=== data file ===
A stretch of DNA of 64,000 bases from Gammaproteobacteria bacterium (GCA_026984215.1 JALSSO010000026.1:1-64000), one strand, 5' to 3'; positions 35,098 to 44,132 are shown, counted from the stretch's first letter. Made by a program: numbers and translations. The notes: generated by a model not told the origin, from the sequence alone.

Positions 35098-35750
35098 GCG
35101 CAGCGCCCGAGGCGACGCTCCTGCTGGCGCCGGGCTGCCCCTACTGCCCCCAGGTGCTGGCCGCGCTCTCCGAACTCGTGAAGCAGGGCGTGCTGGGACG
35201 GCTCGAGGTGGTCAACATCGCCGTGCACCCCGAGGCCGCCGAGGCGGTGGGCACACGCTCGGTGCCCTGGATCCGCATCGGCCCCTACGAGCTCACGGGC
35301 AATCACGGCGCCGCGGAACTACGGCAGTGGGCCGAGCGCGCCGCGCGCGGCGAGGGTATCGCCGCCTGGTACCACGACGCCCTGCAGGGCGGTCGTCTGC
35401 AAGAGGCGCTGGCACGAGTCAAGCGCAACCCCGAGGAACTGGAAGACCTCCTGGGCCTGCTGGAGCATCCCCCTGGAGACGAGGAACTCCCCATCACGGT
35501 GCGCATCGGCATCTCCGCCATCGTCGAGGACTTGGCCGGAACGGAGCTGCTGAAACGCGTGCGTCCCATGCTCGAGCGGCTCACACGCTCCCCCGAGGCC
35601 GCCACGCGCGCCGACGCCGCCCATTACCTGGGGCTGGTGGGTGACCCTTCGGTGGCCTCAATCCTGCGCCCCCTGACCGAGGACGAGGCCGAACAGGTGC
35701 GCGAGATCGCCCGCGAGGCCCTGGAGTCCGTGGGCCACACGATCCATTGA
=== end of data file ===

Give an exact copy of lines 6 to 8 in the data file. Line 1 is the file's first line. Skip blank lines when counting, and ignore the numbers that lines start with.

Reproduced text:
35301 AATCACGGCGCCGCGGAACTACGGCAGTGGGCCGAGCGCGCCGCGCGCGGCGAGGGTATCGCCGCCTGGTACCACGACGCCCTGCAGGGCGGTCGTCTGC
35401 AAGAGGCGCTGGCACGAGTCAAGCGCAACCCCGAGGAACTGGAAGACCTCCTGGGCCTGCTGGAGCATCCCCCTGGAGACGAGGAACTCCCCATCACGGT
35501 GCGCATCGGCATCTCCGCCATCGTCGAGGACTTGGCCGGAACGGAGCTGCTGAAACGCGTGCGTCCCATGCTCGAGCGGCTCACACGCTCCCCCGAGGCC